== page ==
After a victory at Lynchburg in June, Jubal A. A desperate delaying action on July 9 at Monocacy, Maryland, by an outnumbered force under Lew Wallace—the future author of Ben Hur—bought the capital time to prepare. Lincoln came out to watch the fighting.
Turning Points-Actual and Alternate Histories : A House Divided during the Civil War Era
When Grant went east his friend and subordinate, William Tecumseh Sherman , took command of the armies of the Tennessee and the Cumberland at Chattanooga. While Grant bludgeoned and sidestepped his way toward Richmond, Sherman was slugging through the mountains of North Georgia. There, Confederate general Joseph Johnston made superb use of terrain to slow the Federal advance. But gradually, his armies closed in on the rail center of Atlanta. The capture of Atlanta was one of the most crucial events of the war. The Democrats had nominated George B. McClellan, the former commander of the Army of the Potomac, as their candidate.
The party made many missteps during the campaign, and for the first time ever, the North allowed soldiers to vote in the field. Sherman left Atlanta November 15 on his march to the sea. He reached Savannah by Christmas, leaving a mile wide swath of ashes, wrecked railroads and utter destruction behind him. Sherman detached George Thomas and the Army of the Cumberland to deal with him.
At the town of Franklin, Hood ordered frontal assaults that after five hours of intense fighting, left his army in tatters; five generals were dead. After an ice storm melted, Thomas came out of his works and finished the job of shattering the Confederate army. Its remnants withdrew to Tupelo, Mississippi. Stories that his men massacred Union soldiers, particularly members of the United States Colored Troops captured at Fort Pillow , a poorly designed Mississippi River fort north of Memphis, gained instant credence in the North, but two official inquiries were unable to reach a conclusion about what had actually happened.
Turning Points—Actual and Alternate Histories: A House Divided during the Civil War Era - ABC-CLIO
At New Johnsonville, Tennessee, Forrest gained the distinction of commanding the only cavalry group ever to defeat gunboats, when they sunk or frightened crews into scuttling four ships. Farragut steamed into the Battle of Mobile Bay with 18 ships.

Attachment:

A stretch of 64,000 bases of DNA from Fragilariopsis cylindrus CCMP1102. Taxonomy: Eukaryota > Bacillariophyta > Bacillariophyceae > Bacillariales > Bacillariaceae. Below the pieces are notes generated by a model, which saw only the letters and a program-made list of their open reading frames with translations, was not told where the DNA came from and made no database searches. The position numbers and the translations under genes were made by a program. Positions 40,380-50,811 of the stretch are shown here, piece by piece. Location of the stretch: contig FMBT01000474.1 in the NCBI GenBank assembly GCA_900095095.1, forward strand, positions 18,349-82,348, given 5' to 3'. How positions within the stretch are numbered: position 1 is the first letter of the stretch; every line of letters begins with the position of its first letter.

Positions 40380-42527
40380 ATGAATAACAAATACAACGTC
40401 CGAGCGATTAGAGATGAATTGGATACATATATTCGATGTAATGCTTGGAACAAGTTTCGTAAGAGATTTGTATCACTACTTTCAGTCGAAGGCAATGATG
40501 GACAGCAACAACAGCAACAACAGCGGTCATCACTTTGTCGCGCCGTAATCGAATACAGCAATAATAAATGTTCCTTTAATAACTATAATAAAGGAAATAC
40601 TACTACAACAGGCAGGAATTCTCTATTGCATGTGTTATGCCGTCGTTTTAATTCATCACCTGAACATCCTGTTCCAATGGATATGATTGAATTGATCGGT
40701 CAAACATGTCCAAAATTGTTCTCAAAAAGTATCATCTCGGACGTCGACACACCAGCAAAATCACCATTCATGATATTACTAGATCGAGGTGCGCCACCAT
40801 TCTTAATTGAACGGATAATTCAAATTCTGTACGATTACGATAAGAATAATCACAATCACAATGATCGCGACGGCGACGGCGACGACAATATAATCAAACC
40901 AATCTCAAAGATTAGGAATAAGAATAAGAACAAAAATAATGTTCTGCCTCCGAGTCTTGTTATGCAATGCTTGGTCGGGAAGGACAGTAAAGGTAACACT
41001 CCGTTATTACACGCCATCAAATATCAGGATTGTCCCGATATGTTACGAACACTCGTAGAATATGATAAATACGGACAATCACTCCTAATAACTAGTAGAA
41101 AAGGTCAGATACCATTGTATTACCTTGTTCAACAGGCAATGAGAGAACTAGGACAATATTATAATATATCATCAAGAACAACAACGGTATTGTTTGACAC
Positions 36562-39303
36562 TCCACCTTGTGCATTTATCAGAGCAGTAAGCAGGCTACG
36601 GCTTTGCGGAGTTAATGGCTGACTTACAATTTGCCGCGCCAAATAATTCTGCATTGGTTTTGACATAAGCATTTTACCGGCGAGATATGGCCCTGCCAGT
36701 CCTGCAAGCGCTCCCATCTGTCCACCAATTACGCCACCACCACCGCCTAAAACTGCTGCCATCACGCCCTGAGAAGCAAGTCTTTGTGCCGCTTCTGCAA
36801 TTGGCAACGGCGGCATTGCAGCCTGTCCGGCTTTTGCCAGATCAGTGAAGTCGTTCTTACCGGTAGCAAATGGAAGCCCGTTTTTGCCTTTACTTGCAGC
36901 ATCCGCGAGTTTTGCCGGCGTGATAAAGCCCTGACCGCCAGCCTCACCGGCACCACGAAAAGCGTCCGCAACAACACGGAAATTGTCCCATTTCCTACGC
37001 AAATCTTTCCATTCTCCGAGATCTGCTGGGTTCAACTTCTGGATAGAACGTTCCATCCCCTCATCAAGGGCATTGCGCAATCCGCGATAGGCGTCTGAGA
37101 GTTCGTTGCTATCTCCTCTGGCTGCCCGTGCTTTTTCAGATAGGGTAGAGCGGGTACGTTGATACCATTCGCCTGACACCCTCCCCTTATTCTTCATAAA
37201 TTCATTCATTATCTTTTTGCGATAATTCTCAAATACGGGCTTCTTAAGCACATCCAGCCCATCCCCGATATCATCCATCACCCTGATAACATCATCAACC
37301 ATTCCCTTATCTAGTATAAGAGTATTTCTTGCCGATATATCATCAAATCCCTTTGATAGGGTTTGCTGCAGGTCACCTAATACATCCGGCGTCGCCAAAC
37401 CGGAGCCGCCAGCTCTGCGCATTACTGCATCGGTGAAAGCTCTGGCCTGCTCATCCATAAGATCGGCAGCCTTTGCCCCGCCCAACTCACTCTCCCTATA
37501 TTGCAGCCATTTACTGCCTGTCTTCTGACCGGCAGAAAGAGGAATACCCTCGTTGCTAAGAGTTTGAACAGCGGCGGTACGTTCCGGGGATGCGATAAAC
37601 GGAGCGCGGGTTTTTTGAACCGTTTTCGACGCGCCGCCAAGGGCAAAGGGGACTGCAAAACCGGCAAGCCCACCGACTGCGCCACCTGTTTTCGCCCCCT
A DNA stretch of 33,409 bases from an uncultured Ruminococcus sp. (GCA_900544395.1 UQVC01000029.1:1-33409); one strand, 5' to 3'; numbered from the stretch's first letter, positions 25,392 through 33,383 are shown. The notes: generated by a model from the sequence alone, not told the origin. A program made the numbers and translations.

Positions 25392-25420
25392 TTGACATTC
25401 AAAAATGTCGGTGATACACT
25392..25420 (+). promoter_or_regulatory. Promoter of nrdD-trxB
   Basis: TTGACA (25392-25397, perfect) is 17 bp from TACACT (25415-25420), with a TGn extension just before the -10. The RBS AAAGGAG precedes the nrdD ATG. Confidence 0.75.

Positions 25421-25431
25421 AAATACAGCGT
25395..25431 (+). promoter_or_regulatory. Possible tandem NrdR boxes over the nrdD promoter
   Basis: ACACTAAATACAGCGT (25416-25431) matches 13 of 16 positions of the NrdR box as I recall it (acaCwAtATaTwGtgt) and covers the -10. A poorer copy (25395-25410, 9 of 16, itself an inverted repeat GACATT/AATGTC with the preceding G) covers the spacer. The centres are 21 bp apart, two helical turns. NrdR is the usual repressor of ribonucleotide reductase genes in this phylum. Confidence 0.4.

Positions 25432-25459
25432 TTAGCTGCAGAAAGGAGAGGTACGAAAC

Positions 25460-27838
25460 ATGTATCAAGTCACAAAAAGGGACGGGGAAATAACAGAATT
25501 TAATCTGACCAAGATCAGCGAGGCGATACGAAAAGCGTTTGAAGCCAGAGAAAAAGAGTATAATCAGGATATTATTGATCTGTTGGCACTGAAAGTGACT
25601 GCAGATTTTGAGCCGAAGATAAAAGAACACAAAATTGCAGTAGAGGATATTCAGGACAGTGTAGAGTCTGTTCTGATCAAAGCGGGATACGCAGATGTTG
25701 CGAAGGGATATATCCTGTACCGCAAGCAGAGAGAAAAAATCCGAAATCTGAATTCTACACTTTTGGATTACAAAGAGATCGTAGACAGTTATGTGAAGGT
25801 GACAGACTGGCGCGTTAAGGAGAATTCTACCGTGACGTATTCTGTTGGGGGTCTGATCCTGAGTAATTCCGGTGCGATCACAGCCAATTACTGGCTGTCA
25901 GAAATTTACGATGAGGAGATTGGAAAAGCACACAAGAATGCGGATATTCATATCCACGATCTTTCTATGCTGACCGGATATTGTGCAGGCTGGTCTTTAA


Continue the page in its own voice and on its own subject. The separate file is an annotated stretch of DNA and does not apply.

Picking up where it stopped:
Full speed ahead! By the end of , the Confederacy had nothing left but courage and tenacity. The smoke rising above Georgia and the thousands of bodies strung out from Nashville to Atlanta to Petersburg and the gates of Washington said there would be no military victory. The South would fight on, no matter cost. The noose around the Confederacy was strangling it.
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The port city of Wilmington followed a month later. When they reached South Carolina, where the rebellion had begun, any bit of restraint they may have shown elsewhere was pitched aside. What remained of the Confederate forces, once more under the command of Joseph Johnston, was far too small to stop the juggernaut. Before leaving Richmond, the Confederates set fire to the town. On April 9, at Appomattox Courthouse , after discovering Federals had beaten him to a supply cache, he surrendered the Army of Northern Virginia to Grant.
Sherman extended even more generous terms than Grant had but endured the embarrassment of having to go back to Johnston with harsher conditions. Lincoln died the next morning, the first American president to be assassinated.
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Booth was shot weeks later while trying to escape from a barn in Virginia. All those captured who were believed to be his co-conspirators in the plot were hanged, including Mary Surratt, who owned the boarding house where the plotters met. One after another, the remaining Confederate forces surrendered. Only one Confederate was executed, Henry Wirtz, commander of the notorious prison camp at Andersonville. Officially known as Fort Sumter, Andersonville was the largest prison camp in the south and was infamous for its ill treatment of Union prisoners who lacked adequate food and medicine.
Southerners have long protested that the death rate in Northern prison camps was higher than that of Andersonville, and Wirtz should not have been punished for war crimes. Learn more about the Andersonville Prison Camp. There were numerous causes that led to the Civil War, many of which developing around the fact that the North was becoming more industrialized while the South remained largely agrarian.